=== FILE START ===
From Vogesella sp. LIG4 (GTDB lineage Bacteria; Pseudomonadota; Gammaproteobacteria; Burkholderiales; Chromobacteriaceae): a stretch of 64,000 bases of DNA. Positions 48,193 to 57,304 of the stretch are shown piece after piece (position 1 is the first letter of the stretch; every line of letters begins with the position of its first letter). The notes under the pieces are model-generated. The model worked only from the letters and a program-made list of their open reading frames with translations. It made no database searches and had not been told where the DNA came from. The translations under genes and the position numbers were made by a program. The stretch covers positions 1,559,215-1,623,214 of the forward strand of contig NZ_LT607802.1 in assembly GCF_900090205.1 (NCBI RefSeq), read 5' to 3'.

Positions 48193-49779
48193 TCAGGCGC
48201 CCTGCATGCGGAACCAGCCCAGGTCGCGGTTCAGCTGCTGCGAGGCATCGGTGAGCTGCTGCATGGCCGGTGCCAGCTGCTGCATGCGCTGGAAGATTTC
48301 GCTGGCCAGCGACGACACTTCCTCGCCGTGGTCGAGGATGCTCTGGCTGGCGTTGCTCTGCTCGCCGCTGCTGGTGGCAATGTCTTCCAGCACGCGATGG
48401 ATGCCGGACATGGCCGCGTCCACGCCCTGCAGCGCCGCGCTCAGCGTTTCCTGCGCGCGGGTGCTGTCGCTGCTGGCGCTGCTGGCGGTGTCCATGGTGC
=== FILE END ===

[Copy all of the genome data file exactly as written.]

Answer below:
From Vogesella sp. LIG4 (GTDB lineage Bacteria; Pseudomonadota; Gammaproteobacteria; Burkholderiales; Chromobacteriaceae): a stretch of 64,000 bases of DNA. Positions 48,193 to 57,304 of the stretch are shown piece after piece (position 1 is the first letter of the stretch; every line of letters begins with the position of its first letter). The notes under the pieces are model-generated. The model worked only from the letters and a program-made list of their open reading frames with translations. It made no database searches and had not been told where the DNA came from. The translations under genes and the position numbers were made by a program. The stretch covers positions 1,559,215-1,623,214 of the forward strand of contig NZ_LT607802.1 in assembly GCF_900090205.1 (NCBI RefSeq), read 5' to 3'.

Positions 48193-49779
48193 TCAGGCGC
48201 CCTGCATGCGGAACCAGCCCAGGTCGCGGTTCAGCTGCTGCGAGGCATCGGTGAGCTGCTGCATGGCCGGTGCCAGCTGCTGCATGCGCTGGAAGATTTC
48301 GCTGGCCAGCGACGACACTTCCTCGCCGTGGTCGAGGATGCTCTGGCTGGCGTTGCTCTGCTCGCCGCTGCTGGTGGCAATGTCTTCCAGCACGCGATGG
48401 ATGCCGGACATGGCCGCGTCCACGCCCTGCAGCGCCGCGCTCAGCGTTTCCTGCGCGCGGGTGCTGTCGCTGCTGGCGCTGCTGGCGGTGTCCATGGTGC